The Buzz: 'Mindhunter' Breathes New Life into the Serial Killer
Is there a more overused trope in modern television than the serial killer? In the past decade, audiences have been treated to one prestigious crime show after another: Dexter, Hannibal, The Following, Aquarius, and the first season of True Detective, just to name a few. Each show has (say it with me now) a killer on the loose, and a dogged investigator who struggles to maintain his decency amidst an immoral world. It was a novel premise once upon a time, but has now become the status quo-- a tired fascination bordering on fatigue.
Mindhunter attempts to alleviate this fatigue by going, of all places, back to the beginning-- before “serial killer” had even entered the national lexicon. It’s 1977, and FBI agent Holden Ford (Jonathan Groff) is struggling to make sense of a new wave of depraved killers. The Summer of Sam is still fresh in everyone's minds, and law enforcement is at a loss without logic or traditional motives to rely on. As Ford puts it: "The world barely makes any sense, so the crime doesn't either." He suspects there may be similarities and behavioral patterns to these killers, however, and begins research on what would become the first criminal profile of its kind.
To be clear, Mindhunter, based on the nonfiction book of the same name, is not your standard and tidy crime series. Most of its runtime consists of shop talk about criminology, sociology, and other theoretical constructs with little action to counteract it. If that's not something that instantly grabs you, it might be a challenging journey to go on. Those with a hankering for serial killer history, though, should be enthralled. The series breaks down how the terms and practices we associate with FBI profilers came to be, just as Ford (a stand-in for the book's author, John Douglas) and his partner Bill Tench (Holt McCallany) discover them. Each new breakthrough carries historic weight as a result, as if we were truly witnessing the birth of a new age in law enforcement.
Crucial to this weight is executive producer David Fincher, who directs four of the season's ten episodes and establishes its restrained tone. There's a discomfort that wafts through each scene, underscoring the most menial of conversations and suggesting that at any moment, chaos can erupt. When Ford works up the courage to interview Ed Kemper (a creepy Cameron Britton), a necrophiliac known as "The Co-Ed Killer", their banter about egg-salad sandwiches rank as some of the most unsettling in the entire series. Fincher relies heavily on wide shots here, never allowing us to get comfortable and inspect the characters up close (the show is shot in 2.35:1 aspect ratio, a wide format usually reserved for blockbuster films). It's a technique he perfected in 2007's Zodiac, a film that Mindhunter heavily borrows from in its depiction of procedural crime.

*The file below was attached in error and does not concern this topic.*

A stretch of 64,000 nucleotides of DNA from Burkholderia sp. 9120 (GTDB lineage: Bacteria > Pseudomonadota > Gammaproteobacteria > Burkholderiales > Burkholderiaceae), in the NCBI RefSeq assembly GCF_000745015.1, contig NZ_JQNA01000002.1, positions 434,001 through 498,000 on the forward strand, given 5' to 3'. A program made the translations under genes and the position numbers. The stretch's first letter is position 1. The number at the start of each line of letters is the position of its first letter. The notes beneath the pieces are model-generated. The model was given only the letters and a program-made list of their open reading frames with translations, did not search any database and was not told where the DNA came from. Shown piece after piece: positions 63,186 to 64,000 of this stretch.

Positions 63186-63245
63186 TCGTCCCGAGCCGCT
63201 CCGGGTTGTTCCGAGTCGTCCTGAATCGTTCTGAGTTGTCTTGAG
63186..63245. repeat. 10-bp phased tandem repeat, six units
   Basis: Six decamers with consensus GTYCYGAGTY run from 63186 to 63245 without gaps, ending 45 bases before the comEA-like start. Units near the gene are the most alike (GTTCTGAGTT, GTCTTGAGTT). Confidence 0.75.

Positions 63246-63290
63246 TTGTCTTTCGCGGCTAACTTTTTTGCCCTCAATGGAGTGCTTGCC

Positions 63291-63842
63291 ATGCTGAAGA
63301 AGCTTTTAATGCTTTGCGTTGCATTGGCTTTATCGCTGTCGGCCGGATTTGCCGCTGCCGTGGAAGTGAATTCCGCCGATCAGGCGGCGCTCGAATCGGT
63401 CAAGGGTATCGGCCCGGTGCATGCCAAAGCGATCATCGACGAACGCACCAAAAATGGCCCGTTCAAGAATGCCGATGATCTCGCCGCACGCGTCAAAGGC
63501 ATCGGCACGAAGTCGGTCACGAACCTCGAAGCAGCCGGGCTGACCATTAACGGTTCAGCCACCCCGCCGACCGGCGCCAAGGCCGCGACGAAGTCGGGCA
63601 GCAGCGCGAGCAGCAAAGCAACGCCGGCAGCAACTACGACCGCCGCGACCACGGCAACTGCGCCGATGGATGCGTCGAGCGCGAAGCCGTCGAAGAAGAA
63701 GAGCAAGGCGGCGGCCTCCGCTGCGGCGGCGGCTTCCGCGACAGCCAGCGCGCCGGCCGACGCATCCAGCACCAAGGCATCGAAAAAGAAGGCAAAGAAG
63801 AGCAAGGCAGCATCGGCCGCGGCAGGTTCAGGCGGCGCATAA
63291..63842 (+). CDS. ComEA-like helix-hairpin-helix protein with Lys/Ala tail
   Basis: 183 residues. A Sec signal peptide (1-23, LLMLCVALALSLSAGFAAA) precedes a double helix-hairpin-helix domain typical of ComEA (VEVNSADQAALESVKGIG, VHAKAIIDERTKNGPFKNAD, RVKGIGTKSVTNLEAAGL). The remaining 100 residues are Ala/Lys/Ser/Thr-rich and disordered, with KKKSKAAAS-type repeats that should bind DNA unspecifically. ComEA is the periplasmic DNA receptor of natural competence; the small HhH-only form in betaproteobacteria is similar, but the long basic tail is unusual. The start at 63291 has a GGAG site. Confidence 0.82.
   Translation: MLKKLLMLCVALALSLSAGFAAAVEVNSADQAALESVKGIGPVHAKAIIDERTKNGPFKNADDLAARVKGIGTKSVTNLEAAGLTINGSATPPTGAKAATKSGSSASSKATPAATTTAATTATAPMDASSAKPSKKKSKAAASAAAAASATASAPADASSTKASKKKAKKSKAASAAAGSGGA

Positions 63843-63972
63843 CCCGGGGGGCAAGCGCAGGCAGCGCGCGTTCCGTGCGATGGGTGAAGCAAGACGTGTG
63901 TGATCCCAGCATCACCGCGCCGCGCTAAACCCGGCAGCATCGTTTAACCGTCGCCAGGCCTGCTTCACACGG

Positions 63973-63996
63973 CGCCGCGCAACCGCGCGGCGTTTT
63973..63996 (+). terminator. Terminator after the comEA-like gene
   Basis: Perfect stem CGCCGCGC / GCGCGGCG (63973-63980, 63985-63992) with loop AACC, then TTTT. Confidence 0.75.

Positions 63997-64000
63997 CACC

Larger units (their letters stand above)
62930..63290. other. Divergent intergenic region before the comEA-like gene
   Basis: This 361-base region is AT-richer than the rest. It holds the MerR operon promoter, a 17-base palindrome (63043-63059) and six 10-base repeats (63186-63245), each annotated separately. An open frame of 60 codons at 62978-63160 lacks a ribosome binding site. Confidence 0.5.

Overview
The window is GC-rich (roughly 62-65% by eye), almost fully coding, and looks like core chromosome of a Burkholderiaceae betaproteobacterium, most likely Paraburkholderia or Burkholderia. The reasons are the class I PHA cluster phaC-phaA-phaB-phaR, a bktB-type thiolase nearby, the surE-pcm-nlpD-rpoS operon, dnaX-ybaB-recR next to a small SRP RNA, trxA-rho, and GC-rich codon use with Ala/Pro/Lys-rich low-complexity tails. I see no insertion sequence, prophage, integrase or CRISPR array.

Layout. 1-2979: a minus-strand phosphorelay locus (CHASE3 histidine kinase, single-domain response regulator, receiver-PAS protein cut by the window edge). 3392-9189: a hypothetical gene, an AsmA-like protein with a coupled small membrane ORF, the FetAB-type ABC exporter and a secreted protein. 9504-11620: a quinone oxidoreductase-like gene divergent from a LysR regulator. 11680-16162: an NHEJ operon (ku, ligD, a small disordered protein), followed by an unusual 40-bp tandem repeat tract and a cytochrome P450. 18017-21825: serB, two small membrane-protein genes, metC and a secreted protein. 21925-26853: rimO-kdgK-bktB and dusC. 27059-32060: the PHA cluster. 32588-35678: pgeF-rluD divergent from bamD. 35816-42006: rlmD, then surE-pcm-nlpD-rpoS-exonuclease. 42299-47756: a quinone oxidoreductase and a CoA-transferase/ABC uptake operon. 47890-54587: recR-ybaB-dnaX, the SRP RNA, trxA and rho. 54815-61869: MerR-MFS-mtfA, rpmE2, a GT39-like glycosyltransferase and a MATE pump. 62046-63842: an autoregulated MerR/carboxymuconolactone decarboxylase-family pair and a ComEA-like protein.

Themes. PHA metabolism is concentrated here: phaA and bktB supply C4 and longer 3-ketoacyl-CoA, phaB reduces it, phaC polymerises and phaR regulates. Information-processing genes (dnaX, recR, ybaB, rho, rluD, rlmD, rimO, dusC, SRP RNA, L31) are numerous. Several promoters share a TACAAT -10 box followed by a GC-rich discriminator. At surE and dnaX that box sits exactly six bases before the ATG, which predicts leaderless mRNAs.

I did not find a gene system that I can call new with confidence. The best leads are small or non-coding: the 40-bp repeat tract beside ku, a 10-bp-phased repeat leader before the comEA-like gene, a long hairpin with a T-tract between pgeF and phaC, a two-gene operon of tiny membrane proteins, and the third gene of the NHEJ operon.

Ford's interviews with Kemper and other real-life killers like Richard Speck and Jerry Brudos are the biggest draw behind Mindhunter. Most shows treat interview scenes as a subplot-- a necessary evil used to solve a larger case, but Mindhunter has no such ulterior motives. It's sole purpose is to sit, listen, and get inside the mind of its subjects, and it does so with unwavering detail. We're sucked in as Kemper discusses the motives for decapitating his mother, studying his word choice, his dispassionate tone with the same perverse obsession as Ford and Tench. It heightens not only our own involvement, but the involvement of the characters as well, who begin to buckle under their gruesome research.
Beyond the interview room, Mindhunter is a bit less assured. That the show prioritizes criminal study over individual cases is what helps it stand out from its peers, but it also means the instances in which Ford and Tench actually do work a case are fairly nondescript. Then there is matter of the supporting cast, which could use some tinkering as the series moves forward. Ford's girlfriend Debbie (Hannah Gross) introduces him to some important concepts early on, but the remainder of her scenes consist of either pointless nudity or weak asides to the plot. I'm also leery of Anna Torv's character, Dr. Wendy Carr. While she's a logical addition to the team, she never elevates past her status as a third wheel, caught between Groff's intriguing naiveté and McCallany's grizzled charm.
With that said, Mindhunter does succeed in breathing life into a tired genre. It's attention to detail is admirable, as are its efforts to avoid the standard case-of-the-week in favor of patient, autuer-driven storytelling. Netflix has already confirmed that it will return for a second season, and given the famed killers and rich historical events it has to pull from, its looks as though Mindhunter will continue to be a spellbinding ride for crime aficionados.
Season 1 of Mindhunter is currently streaming on Netflix.